Initial findings put Boeing’s software at center of Ethiopian 737 crash

The Boeing 737 MAX's MCAS software was officially linked by FAA investigators to the crash of an Ethiopian Airlines flight earlier this month. The software was intended to compensate for the aerodynamic differences caused by the aircraft's larger engines.

Enlarge / The Boeing 737 MAX’s MCAS software was officially linked by FAA investigators to the crash of an Ethiopian Airlines flight earlier this month. The software was intended to compensate for the aerodynamic differences caused by the aircraft’s larger engines.

At a high-level briefing at the Federal Aviation Administration on March 28, officials revealed “black box” data from Ethiopian Airlines Flight 302 indicated that the Boeing 737 MAX’s flight software had activated an anti-stall feature that pushed the nose of the plane down just moments after takeoff. The preliminary finding officially links Boeing’s Maneuvering Characteristics Augmentation System (MCAS) to a second crash within a five-month period. The finding was based on data provided to FAA officials by Ethiopian investigators.

The MCAS was partly blamed for the crash of a Lion Air 737 MAX off Indonesia last October. The software, intended to adjust the aircraft’s handling because of aerodynamic changes caused by the 737 MAX’s larger turbofan engines and their proximity to the wing, was designed to take input from one of two angle-of-attack (AOA) sensors on the aircraft’s nose to determine if the aircraft was in danger of stalling. Faulty sensor data caused the MCAS systems on both the Lion Air and Ethiopian Airlines flights to react as if the aircraft was entering a stall and to push the nose of the aircraft down to gain airspeed.

On March 27, acting FAA Administrator Daniel Ewell told the Senate Commerce, Science, and Transportation Committee’s aviation subcommittee that there had been no flight tests of the 737 MAX prior to its certification to determine how pilots would react in the event of an MCAS malfunction. He said that a panel of pilots had reviewed the software in a simulator and determined no additional training was required for 737-rated pilots to fly the 737 MAX.

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Boeing/Saab joint T-X design wins Air Force’s jet trainer competition

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Enlarge / The Boeing/Saab T-X has won the Air Force’s advanced jet trainer contract. (credit: Boeing)

Air Force’s T-X next-generation advanced jet trainer contract. Boeing’s joint bid with Swedish aerospace company Saab came in more than 50 percent below the Air Force’s initial cost estimate, shutting out Lockheed and the US subsidiary of Leonardo (formerly Finmeccanica). Both of those entities bid trainers based on existing aircraft.

The award comes less than a week after the Air Force awarded a Boeing-Leonardo bid the win for the Air Force’s replacement of its UH-1 nuclear security helicopters. And on August 30, Boeing won the Navy’s MQ-25 unmanned carrier-launched tanker contract.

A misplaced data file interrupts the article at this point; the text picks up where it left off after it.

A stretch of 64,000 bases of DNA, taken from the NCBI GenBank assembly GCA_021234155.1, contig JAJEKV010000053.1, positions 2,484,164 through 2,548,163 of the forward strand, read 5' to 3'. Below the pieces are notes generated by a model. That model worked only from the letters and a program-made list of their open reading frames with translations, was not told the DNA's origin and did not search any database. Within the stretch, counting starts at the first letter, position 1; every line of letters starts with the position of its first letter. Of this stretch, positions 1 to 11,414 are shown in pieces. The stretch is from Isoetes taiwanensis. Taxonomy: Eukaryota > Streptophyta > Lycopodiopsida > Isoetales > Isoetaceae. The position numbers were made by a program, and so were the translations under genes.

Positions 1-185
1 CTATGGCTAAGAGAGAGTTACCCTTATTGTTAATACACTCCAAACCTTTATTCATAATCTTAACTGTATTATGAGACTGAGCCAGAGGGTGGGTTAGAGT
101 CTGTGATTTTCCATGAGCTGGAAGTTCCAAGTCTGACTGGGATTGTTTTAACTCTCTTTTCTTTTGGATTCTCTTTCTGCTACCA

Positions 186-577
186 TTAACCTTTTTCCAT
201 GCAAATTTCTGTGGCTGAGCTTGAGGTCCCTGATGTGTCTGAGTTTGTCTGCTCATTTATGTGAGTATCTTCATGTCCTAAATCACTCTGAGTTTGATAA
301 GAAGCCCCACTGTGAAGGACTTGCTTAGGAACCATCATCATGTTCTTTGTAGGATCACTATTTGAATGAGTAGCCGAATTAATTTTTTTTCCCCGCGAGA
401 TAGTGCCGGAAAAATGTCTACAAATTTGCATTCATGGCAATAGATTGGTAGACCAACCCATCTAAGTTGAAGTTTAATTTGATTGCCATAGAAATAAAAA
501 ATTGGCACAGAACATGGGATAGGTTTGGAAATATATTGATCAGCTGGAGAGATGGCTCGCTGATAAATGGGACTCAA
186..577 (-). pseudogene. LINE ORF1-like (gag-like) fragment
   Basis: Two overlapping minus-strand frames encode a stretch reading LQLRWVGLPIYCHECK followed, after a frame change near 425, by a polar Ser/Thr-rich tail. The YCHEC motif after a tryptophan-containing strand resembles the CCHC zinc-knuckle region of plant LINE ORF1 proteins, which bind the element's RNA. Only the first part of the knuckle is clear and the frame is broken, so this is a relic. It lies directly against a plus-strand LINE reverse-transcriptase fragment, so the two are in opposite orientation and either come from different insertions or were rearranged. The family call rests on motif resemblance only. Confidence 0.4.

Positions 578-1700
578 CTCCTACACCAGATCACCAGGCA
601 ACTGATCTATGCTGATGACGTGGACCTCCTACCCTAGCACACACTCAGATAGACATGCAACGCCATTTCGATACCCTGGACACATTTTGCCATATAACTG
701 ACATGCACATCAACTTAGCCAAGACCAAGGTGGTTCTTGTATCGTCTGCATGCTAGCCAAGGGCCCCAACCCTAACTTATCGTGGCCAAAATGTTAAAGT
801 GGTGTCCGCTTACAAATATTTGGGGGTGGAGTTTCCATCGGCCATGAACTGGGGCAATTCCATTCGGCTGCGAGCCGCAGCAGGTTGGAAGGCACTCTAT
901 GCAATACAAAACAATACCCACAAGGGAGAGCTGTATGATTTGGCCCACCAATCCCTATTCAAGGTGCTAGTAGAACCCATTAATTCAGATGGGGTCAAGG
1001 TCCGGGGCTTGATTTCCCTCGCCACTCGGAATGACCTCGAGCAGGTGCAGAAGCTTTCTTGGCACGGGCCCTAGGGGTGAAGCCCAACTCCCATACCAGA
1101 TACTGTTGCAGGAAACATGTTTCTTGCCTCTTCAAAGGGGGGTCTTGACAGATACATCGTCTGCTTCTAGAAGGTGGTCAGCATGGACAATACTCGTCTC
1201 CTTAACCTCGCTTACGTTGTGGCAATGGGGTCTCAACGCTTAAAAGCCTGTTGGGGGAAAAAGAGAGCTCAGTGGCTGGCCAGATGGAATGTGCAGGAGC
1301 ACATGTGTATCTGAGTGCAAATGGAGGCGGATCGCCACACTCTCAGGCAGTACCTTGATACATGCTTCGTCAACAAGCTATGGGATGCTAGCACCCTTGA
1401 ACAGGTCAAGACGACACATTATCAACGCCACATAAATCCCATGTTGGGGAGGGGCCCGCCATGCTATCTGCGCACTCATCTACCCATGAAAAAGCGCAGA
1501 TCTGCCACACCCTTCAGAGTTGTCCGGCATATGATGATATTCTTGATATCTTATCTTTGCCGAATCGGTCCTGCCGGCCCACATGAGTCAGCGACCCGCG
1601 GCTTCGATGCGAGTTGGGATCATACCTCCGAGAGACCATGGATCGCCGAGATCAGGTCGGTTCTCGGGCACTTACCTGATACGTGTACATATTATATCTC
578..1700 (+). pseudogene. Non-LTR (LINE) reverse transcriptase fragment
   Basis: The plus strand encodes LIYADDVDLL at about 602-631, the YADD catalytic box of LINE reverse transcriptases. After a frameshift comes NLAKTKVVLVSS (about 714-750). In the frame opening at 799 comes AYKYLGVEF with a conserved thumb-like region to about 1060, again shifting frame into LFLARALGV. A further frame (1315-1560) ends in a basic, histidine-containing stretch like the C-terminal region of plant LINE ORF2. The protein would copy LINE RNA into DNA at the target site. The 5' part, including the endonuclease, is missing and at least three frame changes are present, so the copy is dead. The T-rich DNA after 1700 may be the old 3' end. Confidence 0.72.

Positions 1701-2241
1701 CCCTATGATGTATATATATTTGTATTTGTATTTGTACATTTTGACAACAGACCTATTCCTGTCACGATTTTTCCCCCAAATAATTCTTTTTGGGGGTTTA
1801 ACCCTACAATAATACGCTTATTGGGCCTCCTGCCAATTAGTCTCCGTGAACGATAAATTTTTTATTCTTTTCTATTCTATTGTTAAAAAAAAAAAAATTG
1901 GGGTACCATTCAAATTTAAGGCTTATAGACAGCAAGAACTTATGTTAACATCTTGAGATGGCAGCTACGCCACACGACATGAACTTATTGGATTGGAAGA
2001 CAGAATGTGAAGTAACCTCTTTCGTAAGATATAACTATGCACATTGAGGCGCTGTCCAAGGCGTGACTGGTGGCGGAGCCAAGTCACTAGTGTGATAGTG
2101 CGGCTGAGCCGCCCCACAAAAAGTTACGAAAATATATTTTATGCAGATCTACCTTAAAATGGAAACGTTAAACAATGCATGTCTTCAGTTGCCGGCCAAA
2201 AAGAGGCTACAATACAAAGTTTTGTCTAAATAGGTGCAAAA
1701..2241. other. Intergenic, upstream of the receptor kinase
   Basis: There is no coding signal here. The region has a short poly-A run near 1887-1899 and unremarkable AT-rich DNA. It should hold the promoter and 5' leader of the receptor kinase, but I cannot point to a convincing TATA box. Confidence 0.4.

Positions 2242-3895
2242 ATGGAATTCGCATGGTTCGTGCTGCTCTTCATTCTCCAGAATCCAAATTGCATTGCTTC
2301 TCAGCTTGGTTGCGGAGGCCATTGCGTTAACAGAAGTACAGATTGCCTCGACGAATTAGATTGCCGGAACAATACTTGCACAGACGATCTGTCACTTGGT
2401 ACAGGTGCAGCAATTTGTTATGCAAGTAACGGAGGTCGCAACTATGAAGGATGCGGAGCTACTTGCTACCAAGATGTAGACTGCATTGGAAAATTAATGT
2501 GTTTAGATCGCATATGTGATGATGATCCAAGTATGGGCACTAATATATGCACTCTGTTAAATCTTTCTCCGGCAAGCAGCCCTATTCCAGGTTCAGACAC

The T-X is designed to bring pilot training into the 21st century, providing an aircraft to train pilots in the pipeline to fly the F-35 Lightning II. The new jets—at least 351 of them—will replace the Air Force’s aging fleet of Northrop T-38 trainers. Those T-38s, based on the Northrop F-5 fighter, have been in service since the 1960s. The new contract also includes 46 training simulators and ground equipment. It could eventually be expanded to 475 aircraft and may also result in international sales to other countries who have committed to buying the F-35.

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Boeing wins bid to build the Navy’s carrier-launched tanker drone

MQ-25 drone

Enlarge / Boeing’s MQ-25 unmanned aerial refueler, known as T1, is currently being tested at Boeing’s St. Louis site. T1 has completed engine runs and deck handling demonstrations designed to prove the agility and ability of the aircraft to move around within the tight confines of a carrier deck. (Photo: Eric Shindelbower, Boeing) (credit: Boeing )

Navy’s first carrier-based drone prototype , the X-47B Unmanned Combat Air System-Demonstration (UCAS-D)—dropped out of the competition last year. The prototype contract is the first step toward delivering “initial operating capability,” a first production run of the drones, by 2024.

The MQ-25’s design requirements called for an aircraft capable of launching from a carrier deck and delivering 14,000 pounds (6,300kg) of fuel to aircraft 500 nautical miles (926km) away. That capacity and range, along with the low-observable shape of the drone, could essentially double the range of  F/A-18 Super Hornet and F-35C Joint Strike Fighter attack missions. Eventually, Boeing could deliver up to 72 Stingrays at a cost of $13 billion.

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